Python: How to Add Key to a Dictionary - Stack Abuse

Python: How to Add Key to a Dictionary

Introduction

A dictionary in Python is a collection of items that store data as key-value pairs. We can access and manipulate dictionary items based on their key. Dictionaries are mutable and allow us to add new items to them.

The quickest way to add a single item to a dictionary is by using referencing a dictionary's index with a new key and assigning a value. For example, we add a new key-value pair like this:

snacks['chocolate'] = 5

Python allows adding multiple items to dictionaries as well. In this tutorial, we'll take a look at how to add keys to a dictionary in Python.

Add Key to a Python Dictionary

There are multiple ways to add a new key-value pair to an existing dictionary. Let's have a look at few common ways to do so.

Add Key with Value

We can add a new key to a dictionary by assigning a value to it. If the key is already present, it overwrites the value it points to. The key has to be written in subscript notation to the dictionary like this:

my_dictionary[new_key] = new_value

This key-value pair will be added to the dictionary. If you're using Python 3.6 or later, it will be added as the last item of the dictionary.

Let's make a dictionary, and then add a new key-value pair with this approach:

squares = {1: 1, 2: 4, 3: 9}
squares[4] = 16 # Adding new key-value pair
print(squares)

This will result in:

{1: 1, 2: 4, 3: 9, 4: 16}

Add Key to Dictionary Without Value

If you'd just like to add a key, without a value, you can simply put None instead of the value, with any of the methods covered in this artice:

squares = {1: 1, 2: 4, 3: 9}
squares['x'] = None # Adding new key without value
print(squares)

This results in:

{1: 1, 2: 4, 3: 9, 'x': None}

Add Multiple Key-Value Pairs with update()

In Python, we can add multiple key-value pairs to an existing dictionary. This is achieved by using the update() method. This method takes an argument of type dict or any iterable that has the length of two - like ((key1, value1),), and updates the dictionary with new key-value pairs.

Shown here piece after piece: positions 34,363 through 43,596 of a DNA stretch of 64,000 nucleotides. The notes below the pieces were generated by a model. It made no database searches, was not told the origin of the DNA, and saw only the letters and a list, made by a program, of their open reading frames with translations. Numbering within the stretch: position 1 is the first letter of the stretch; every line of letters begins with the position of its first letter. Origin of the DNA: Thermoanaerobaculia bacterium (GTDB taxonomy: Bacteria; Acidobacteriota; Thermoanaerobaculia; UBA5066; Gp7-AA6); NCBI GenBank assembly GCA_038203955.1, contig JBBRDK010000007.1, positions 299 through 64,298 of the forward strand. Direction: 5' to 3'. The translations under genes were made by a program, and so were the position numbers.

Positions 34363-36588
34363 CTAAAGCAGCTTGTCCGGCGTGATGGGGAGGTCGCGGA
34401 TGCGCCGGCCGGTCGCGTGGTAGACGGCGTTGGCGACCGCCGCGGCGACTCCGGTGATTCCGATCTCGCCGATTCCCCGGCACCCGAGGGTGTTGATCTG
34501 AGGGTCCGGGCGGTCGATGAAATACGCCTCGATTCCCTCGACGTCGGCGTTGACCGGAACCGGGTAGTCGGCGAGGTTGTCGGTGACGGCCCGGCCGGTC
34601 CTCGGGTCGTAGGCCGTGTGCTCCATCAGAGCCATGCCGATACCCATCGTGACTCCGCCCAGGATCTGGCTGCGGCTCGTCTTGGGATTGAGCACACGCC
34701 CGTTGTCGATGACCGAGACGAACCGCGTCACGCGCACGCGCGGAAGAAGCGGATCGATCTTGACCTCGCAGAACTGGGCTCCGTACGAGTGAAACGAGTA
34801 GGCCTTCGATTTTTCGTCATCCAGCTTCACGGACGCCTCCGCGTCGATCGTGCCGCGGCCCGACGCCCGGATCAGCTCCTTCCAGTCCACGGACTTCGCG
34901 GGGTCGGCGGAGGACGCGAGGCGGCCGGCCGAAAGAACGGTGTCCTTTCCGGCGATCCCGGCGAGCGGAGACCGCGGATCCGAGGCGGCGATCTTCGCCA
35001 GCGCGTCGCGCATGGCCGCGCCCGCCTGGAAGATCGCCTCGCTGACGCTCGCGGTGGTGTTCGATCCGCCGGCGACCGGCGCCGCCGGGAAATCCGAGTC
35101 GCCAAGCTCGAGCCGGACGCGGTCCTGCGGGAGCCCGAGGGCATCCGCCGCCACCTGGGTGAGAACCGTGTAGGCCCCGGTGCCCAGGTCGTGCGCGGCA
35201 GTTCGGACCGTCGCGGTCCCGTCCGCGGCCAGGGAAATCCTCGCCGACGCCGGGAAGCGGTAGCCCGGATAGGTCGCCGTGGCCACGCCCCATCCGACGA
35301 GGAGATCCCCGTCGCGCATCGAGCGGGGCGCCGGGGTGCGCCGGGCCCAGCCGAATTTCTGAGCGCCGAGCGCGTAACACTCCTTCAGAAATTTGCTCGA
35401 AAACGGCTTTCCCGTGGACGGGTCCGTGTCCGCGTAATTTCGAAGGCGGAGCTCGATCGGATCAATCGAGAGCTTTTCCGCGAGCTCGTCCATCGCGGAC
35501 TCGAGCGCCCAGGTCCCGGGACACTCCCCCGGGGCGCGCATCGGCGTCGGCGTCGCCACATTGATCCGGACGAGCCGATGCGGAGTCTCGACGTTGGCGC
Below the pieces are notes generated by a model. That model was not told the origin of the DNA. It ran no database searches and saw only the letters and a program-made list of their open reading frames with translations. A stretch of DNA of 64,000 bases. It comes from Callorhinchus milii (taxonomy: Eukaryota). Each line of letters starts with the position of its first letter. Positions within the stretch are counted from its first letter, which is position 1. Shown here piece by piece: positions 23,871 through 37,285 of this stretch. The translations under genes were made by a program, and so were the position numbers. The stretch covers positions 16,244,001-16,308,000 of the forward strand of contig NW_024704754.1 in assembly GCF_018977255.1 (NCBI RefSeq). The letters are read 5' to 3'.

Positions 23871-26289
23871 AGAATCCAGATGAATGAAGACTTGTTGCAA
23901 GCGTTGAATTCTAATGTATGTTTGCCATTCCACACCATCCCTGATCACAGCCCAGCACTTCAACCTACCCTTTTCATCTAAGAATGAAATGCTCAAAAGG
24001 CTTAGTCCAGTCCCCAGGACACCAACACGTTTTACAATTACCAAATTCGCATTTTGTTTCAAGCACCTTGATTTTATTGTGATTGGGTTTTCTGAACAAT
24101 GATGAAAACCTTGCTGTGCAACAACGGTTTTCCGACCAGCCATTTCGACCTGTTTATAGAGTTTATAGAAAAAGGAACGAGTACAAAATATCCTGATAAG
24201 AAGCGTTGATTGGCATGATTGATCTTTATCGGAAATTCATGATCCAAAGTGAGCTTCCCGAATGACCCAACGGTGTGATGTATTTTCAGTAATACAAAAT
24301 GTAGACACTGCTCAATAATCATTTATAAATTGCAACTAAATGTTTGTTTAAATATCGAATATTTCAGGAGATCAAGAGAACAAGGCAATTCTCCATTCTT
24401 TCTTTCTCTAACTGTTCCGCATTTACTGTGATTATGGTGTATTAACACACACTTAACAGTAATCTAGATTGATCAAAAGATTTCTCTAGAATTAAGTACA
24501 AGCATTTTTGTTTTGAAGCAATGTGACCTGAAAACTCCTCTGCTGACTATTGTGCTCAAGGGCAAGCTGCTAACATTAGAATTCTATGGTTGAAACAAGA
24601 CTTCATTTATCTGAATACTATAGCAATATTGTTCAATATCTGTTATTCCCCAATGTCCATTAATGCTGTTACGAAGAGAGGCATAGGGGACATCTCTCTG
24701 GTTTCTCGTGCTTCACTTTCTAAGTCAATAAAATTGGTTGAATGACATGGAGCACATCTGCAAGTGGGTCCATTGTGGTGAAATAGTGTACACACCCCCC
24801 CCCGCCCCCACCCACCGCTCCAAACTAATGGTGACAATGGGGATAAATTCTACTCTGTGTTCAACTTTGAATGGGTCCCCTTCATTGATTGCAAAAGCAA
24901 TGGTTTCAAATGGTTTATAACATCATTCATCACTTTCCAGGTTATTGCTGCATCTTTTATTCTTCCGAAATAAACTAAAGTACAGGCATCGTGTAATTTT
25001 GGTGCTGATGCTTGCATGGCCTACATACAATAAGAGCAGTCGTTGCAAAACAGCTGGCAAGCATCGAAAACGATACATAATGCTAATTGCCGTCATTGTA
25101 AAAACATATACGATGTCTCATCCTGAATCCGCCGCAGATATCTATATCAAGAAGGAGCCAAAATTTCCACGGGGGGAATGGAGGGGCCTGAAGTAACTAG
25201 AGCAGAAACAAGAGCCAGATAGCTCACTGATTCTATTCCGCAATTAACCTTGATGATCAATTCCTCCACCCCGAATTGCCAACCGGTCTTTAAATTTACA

If the key is already present in the dictionary, it gets overwritten with the new value.

The keys can also be passed as keyword arguments to this method with their corresponding values, like dictionary.update(new_key=new_value).

Note: This is arguably the most popular method of adding new keys and values to a dictionary.

Let's use the update() method to add multiple key-value pairs to a dictionary:

rainbow = {'red': 1}

# Update by passing dictionary 
new_key_values_dict = {'orange': 2, 'yellow': 3}
rainbow.update(new_key_values_dict)
print("update by passing dictionary")
print(rainbow)

# Update by passing iterables
new_key_values_itr = (('green',4), ('blue',5))
rainbow.update(new_key_values_itr)
print("update by passing iterables")
print(rainbow)

# Update using keyword arguments
rainbow.update(indigo=6, violet=7)
print("update using keyword arguments")
print(rainbow)

Running this code will produce the following output:

update by passing dictionary
{'red': 1, 'orange': 2, 'yellow': 3}
update by passing iterables
{'red': 1, 'orange': 2, 'yellow': 3, 'green': 4, 'blue': 5}
update using keyword arguments
{'red': 1, 'orange': 2, 'yellow': 3, 'green': 4, 'blue': 5, 'indigo': 6, 'violet': 7}

Using Merge Operator (Python 3.9+)

From Python version 3.9, Merge (|) and Update (|=) operators have been added to the built-in dict class.

These are very convenient methods to add multiple key-value pairs to a dictionary. The Merge (|) operator creates a new dictionary with the keys and values of both of the given dictionaries. We can then assign this result to a new dictionary.

Whereas the Update(|=) operator, adds the key-value pairs of the second dictionary into the first dictionary. So, the existing dictionary gets updated with multiple key-value pairs from another dictionary.

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Here's an example of using Merge(|) and Update(|=) operators to add new keys to a dictionary:

colors_set1 = {‘red’: 1, 'orange’: 2, 'yellow': 3}
colors_set2 = {'green': 4, 'blue': 5, 'indigo': 6, 'violet': 7}

# Merge operator
rainbow = colors_set1 | colors_set2
print("using merge:", rainbow)

# Update operator
colors_set1 |= colors_set2
print("using update:", colors_set1)

This code will produce the following output on the Python(3.9+) interpreter:

using merge: {'red': 1, 'orange': 2, 'yellow': 3, 'green': 4, 'blue': 5, 'indigo': 6, 'violet': 7}
using update: {'red': 1, 'orange': 2, 'yellow': 3, 'green': 4, 'blue': 5, 'indigo': 6, 'violet': 7}

Conclusion

In this tutorial, we learned how we can add a new key to a dictionary. We first added the key-value pair using subscript notation - we added a key to a dictionary by assigning a value to it. We then looked at the update() method to add multiple key-value pairs to a dictionary. We've also used the update() method with parameters of type dictionary, tuple, and keyword arguments. Lastly, we probed into the Merge and Update operators available from Python versions 3.9 onwards.

The update() method of dictionary proves to be the most popular way to add new keys to an existing dictionary.

Last Updated: February 11th, 2021

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